People volunteer for different reasons, and I guarantee you it’s not to be micro-managed or be overly obsessive over email. We surveyed our dance club volunteers and learned that they are there primarily for passion and community. And secondly or thirdly, if at all, they were there for professional development. At a professional job, it’s rather easy to get someone do a task or respond to an email, because if they don’t, there are natural consequences. However, in volunteering, those same rules do not apply. Often, to the individual volunteer, connecting with people and having a fun experience experience are simply way more important than the results of planned work, and every action by volunteer coordinators should lead with that.  

 

This realization may sound completely obvious, but it’s easy to overlook that managing volunteers requires a different type of communication skill set. For the dance club, we integrated these 3 communication optimizations, which helped us as volunteer coordinators not slide into that overbearing state and streamlined the entire process of getting volunteers to act:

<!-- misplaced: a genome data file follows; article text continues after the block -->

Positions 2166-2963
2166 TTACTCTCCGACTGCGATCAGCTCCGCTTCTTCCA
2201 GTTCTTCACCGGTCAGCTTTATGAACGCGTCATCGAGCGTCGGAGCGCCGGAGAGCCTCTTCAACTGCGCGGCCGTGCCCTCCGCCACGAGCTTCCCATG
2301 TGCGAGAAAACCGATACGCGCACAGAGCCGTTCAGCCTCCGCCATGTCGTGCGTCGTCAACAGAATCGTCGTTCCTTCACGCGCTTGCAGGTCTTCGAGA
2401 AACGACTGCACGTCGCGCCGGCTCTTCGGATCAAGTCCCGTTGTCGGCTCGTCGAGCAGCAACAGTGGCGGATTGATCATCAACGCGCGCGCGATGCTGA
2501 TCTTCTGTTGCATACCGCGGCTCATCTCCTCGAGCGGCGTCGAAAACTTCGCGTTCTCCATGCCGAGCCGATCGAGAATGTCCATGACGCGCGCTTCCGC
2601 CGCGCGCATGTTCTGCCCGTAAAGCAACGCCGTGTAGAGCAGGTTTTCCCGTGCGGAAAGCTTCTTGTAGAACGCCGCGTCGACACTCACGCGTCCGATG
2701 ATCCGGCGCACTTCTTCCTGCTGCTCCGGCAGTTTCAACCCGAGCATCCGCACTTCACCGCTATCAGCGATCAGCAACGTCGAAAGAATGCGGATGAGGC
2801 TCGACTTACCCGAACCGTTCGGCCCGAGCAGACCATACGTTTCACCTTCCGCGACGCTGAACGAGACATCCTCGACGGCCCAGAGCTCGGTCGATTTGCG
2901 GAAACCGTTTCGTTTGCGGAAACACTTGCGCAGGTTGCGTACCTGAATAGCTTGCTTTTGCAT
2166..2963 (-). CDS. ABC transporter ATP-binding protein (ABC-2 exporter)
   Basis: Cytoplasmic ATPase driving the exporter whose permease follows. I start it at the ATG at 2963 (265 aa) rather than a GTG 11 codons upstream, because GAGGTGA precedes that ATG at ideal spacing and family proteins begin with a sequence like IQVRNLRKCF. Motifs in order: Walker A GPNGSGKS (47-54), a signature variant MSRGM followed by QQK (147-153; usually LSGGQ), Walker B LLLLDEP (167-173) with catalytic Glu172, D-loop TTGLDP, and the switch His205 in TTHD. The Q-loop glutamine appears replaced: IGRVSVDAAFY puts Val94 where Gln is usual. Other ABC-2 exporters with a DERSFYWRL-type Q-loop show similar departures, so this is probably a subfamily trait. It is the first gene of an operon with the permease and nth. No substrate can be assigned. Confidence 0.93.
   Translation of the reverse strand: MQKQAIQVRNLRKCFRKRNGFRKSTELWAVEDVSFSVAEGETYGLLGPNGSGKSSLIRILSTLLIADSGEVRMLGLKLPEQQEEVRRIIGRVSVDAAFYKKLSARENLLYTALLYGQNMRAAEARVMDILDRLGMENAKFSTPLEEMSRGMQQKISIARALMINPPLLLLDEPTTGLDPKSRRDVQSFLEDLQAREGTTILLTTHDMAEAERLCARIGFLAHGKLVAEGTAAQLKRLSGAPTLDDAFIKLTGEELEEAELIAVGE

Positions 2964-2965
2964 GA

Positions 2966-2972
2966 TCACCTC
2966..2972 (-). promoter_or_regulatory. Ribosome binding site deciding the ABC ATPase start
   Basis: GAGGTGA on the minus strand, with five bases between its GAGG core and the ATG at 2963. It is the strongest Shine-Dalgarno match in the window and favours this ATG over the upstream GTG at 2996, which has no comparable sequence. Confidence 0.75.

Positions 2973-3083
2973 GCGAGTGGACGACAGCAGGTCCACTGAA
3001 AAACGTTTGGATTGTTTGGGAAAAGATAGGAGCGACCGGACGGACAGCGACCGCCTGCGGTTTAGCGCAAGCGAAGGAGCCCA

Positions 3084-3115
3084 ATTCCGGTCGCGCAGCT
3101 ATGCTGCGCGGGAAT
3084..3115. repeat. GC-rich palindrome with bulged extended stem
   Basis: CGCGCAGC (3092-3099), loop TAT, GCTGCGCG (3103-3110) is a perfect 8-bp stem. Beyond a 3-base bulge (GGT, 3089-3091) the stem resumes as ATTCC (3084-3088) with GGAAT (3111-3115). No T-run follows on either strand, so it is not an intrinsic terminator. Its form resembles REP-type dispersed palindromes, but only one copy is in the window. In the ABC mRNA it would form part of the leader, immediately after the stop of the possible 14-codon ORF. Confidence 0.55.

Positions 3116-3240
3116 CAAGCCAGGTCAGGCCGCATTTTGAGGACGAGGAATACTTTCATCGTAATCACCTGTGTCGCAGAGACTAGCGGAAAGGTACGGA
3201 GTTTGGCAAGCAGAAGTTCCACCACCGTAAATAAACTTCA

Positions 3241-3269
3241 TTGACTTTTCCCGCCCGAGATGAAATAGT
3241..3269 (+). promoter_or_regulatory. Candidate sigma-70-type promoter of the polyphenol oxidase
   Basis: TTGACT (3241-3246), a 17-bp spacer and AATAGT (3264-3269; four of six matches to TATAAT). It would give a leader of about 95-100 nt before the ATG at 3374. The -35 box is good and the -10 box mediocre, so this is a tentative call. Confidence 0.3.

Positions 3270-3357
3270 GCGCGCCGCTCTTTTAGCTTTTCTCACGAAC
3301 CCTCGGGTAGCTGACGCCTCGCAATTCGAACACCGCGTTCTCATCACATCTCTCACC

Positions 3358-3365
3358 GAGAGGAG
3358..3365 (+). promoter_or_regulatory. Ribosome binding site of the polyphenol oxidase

1. Reduce expectations around mass emails

 

Emails are an important work tool, but not if they aren’t read. Too many means they will end up not working over time. Next you’ll go to text messages, which also won’t work. Which leads to the natural inclination to send countless follow-up messages. Just typing this sounds a bit over the top. And as you know, this is a problem not just in volunteering, but also in the workplace.